This storyboard of U.S. mortality trends over the past 113 years highlights the differences in age-adjusted death rates and life expectancy at birth by race and sex; neonatal mortality and infant mortality rates by race; childhood mortality rates by age; and trends in age-adjusted death rates for five selected major causes of death.
A new NCHS report investigates the reasons for the United States’ high infant mortality rate when compared with European countries. Specifically, the report measures the impact on infant mortality differences of two major factors: the percentage of preterm births and gestational age-specific infant mortality rates.
In 2010, the U.S. infant mortality rate was 6.1 infant deaths per 1,000 live births, and the United States ranked 26th in infant mortality among Organisation for Economic Co-operation and Development countries. After excluding births at less than 24 weeks of gestation to ensure international comparability, the U.S. infant mortality rate was 4.2, still higher than for most European countries and about twice the rates for Finland, Sweden, and Denmark. U.S. infant mortality rates for very preterm infants (24–31 weeks of gestation) compared favorably with most European rates. However, the U.S. mortality rate for infants at 32–36 weeks was second-highest, and the rate for infants at 37 weeks of gestation or more was highest, among the countries studied.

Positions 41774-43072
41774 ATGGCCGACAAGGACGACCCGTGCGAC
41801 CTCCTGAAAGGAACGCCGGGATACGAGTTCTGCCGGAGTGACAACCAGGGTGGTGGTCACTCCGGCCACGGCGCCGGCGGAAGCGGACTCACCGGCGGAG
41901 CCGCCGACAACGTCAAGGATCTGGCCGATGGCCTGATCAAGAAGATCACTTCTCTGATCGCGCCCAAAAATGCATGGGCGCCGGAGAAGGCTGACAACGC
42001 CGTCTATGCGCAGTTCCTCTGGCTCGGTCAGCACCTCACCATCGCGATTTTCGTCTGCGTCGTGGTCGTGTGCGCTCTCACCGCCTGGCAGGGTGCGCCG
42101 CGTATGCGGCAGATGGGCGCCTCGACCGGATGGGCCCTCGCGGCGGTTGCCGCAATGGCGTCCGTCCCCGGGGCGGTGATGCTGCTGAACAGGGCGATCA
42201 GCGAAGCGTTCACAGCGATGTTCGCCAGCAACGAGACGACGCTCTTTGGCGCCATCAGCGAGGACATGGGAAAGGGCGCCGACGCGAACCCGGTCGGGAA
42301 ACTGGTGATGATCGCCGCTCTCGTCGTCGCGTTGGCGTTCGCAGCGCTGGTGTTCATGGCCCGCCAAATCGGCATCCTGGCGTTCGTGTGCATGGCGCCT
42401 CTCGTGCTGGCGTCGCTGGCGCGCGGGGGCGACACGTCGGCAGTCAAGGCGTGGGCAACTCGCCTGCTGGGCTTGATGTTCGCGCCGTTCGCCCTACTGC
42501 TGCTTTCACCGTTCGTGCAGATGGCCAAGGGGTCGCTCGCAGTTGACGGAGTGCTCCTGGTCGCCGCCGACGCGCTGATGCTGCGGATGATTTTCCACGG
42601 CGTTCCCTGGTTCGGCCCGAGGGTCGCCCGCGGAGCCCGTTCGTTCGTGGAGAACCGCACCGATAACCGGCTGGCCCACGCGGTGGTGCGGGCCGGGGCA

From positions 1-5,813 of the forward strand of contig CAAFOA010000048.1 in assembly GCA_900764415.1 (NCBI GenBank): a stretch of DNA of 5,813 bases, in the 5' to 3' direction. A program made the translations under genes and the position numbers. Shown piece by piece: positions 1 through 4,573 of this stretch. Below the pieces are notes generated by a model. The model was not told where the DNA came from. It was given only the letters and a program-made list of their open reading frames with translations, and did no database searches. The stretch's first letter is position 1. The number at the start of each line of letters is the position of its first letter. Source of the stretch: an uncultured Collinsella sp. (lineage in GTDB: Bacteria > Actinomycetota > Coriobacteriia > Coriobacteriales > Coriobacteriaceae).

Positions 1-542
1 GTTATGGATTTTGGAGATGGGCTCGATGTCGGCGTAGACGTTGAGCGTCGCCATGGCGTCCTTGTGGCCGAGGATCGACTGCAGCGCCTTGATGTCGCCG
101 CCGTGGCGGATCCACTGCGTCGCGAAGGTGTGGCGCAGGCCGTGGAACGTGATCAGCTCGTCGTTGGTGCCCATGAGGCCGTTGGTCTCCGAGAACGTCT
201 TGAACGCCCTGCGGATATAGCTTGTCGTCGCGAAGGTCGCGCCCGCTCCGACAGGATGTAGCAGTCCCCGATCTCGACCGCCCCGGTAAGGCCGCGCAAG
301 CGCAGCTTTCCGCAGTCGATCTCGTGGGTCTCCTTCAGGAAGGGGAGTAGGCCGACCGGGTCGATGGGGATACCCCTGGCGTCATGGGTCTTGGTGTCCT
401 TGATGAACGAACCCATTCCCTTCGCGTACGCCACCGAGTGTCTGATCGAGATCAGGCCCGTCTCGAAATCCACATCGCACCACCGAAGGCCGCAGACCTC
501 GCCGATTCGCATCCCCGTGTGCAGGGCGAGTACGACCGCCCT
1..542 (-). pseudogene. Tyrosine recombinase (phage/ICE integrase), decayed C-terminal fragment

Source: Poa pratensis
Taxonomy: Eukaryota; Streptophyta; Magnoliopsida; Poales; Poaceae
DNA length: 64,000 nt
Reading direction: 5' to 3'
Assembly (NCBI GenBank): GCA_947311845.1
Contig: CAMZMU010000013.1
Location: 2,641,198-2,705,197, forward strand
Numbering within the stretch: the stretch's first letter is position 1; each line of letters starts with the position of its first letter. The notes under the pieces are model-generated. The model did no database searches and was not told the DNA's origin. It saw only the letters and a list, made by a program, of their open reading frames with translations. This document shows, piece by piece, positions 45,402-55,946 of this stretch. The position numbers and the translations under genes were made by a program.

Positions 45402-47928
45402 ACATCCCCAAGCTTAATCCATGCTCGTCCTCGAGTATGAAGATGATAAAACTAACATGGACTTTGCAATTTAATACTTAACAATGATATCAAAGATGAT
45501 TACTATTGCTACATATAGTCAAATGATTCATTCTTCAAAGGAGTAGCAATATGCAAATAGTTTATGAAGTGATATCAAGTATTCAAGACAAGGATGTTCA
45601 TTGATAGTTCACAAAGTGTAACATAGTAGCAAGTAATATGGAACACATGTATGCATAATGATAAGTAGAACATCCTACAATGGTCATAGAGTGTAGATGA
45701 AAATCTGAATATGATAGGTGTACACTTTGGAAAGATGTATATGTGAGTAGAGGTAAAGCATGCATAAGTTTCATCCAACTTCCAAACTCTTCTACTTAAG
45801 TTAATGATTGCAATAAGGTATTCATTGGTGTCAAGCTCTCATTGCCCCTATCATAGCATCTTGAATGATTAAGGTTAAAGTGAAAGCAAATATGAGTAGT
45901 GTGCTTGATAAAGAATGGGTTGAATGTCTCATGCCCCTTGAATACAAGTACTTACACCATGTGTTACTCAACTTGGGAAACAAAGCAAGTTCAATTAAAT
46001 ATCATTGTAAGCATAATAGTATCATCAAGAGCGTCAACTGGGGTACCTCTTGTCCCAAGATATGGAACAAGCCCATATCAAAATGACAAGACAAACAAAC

About 39% of the United States’ higher infant mortality rate when compared with that of Sweden was due to a higher percentage of preterm births, while 47% was due to a higher infant mortality rate at 37 weeks of gestation or more. If the United States could reduce these two factors to Sweden’s levels, the U.S. infant mortality rate would fall by 43%, with nearly 7,300 infant deaths averted annually.